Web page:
posted by fourcheesemac at 7:00 AM on August 10, 2008


"Full funding" is a relative term. Every grad student I've known was unable (or just barely able) to make ends meet with just their stipend. The shortfall was made up with student loans, savings, or money from mom and dad (which, as others have pointed out, are safety nets those from less advantaged socioeconomic backgrounds will not have).

I don't really think this is true. I do agree that the pay is typically on the edge of the poverty line, but the ability to get by without assistance on this pay is completely independent of having any kind of socio-economic safety net. In fact, I'd suspect that coming from a more advantaged background would make it harder. I certainly had no need for any of these safety nets, and most grad students that I have known did not either, except to some extent student loans (which, AFAIK are available to grad students of any socioeconomic background...) I really agree with fourcheesemac's point that "a PhD is not a pursuit for the idle rich, and it's not fun and games." Success (once you get there) depends mostly on factors like your drive, focus, and ability to cope with tremendous stress and pressure; not whether you are broke.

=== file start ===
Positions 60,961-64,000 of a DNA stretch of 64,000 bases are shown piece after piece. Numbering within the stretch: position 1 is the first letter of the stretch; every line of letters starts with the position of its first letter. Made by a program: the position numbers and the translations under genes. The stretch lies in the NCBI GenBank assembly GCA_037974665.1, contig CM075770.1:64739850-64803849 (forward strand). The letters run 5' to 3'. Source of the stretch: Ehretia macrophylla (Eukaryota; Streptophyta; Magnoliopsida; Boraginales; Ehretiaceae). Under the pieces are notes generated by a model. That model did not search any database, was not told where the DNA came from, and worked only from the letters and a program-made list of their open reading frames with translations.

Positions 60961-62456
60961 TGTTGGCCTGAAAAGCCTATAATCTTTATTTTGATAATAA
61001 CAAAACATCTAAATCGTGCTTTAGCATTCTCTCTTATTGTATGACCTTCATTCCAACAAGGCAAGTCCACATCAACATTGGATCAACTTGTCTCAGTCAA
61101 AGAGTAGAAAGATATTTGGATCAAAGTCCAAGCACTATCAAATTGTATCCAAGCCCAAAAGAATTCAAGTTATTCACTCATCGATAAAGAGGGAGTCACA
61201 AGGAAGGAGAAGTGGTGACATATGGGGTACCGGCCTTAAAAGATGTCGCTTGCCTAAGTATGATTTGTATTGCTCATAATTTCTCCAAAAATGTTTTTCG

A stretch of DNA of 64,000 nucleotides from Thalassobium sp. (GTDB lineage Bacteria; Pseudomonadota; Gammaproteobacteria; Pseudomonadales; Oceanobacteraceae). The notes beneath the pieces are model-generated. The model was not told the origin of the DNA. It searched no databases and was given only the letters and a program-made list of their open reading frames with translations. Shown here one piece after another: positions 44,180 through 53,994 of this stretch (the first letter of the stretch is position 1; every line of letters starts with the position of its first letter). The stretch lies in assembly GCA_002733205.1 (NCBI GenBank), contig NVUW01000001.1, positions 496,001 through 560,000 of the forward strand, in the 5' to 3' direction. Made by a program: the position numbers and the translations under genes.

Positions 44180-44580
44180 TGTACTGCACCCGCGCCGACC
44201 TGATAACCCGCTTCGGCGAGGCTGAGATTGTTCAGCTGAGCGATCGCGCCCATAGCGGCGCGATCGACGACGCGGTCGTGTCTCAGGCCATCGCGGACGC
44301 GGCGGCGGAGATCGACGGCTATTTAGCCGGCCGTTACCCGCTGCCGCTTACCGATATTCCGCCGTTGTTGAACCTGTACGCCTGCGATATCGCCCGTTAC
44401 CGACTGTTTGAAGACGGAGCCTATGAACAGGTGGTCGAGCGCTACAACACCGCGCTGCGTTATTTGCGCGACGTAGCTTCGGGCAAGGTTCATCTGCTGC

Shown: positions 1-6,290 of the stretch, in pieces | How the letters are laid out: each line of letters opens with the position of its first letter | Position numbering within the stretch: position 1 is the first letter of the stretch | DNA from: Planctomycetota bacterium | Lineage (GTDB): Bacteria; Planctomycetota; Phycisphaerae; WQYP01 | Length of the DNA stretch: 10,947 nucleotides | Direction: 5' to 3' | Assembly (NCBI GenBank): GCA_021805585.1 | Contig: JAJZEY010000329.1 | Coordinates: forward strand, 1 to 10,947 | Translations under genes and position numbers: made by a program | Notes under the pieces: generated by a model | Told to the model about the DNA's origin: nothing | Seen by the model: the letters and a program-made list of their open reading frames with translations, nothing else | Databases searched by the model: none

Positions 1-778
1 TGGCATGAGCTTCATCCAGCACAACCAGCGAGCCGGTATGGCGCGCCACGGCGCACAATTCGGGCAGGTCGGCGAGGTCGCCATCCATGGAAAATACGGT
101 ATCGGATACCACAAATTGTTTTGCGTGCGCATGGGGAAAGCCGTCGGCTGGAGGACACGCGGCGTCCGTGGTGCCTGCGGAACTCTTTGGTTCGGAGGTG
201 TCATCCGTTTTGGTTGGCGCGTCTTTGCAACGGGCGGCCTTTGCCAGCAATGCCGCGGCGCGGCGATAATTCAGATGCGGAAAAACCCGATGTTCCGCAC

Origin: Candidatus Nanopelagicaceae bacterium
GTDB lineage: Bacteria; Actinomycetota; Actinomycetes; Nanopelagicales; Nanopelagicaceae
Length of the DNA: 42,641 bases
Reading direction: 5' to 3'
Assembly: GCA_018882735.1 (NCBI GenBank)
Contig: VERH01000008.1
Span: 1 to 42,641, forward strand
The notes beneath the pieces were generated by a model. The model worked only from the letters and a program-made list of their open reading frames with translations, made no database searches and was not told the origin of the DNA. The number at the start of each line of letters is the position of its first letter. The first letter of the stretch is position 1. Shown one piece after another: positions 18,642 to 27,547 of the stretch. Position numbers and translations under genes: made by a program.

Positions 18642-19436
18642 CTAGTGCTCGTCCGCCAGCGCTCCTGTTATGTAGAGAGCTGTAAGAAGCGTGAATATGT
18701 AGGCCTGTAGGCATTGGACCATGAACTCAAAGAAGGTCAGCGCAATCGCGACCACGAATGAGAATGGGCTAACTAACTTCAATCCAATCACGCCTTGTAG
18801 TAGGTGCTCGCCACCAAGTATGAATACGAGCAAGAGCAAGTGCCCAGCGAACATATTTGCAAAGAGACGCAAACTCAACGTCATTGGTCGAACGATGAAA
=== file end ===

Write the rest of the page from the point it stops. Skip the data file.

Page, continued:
The question of whether getting there involves some socioeconomic selection is of course quite different, and perhaps has a different answer, as people here have suggested.
posted by advil at 7:03 PM on August 10, 2008


I'd say the vast majority come from "middle middle class" backgrounds -- family incomes between $60K and $100K.

That means the vast majority comes from families in the 60th to 80th percentile of US household incomes.

Really, I can think of four rich kids out of perhaps 40 or 50 students whose dissertation committees I've served on.

The smart rich kids I've known in academe make extreme efforts to keep their money under wraps, since being known as a rich kid is not good for one's career.
posted by backupjesus at 6:28 AM on August 11, 2008


"Middle class" precisely does not mean "median," backupjesus. It's a social category, not a statistical one. If one insists on locating it on an income scale, perhaps I should start lower (50K for a family of four). But not much lower. Below that you are indeed in the majority, but whether you call it "working class" or "lower middle class," your class is indeed not well represented in America's PhD programs. Or it's BA college programs.

People who go to graduate school have gone to college and earned a BA degree.

That already eliminates well more than two thirds of all Americans from being relevant comparisons when considering the pool of potential graduate students in philosophy or any other field.

Intuitively, most of us who live in the US would -- I think -- agree that a family of four making 60K a year is in the "solid" middle-middle class with respect to the demography of graduate study.

/social scientist
posted by fourcheesemac at 7:28 AM on August 12, 2008


advil is quite right. In the better PhD programs with full funding, most students do live on their stipends, sometimes supplemented by student loans (which are only marginally indexed to family income for graduate students) and often a small amount of paid work. Only a few of my fellow students relied on family money. The pattern has been replicated in my years of teaching graduate students.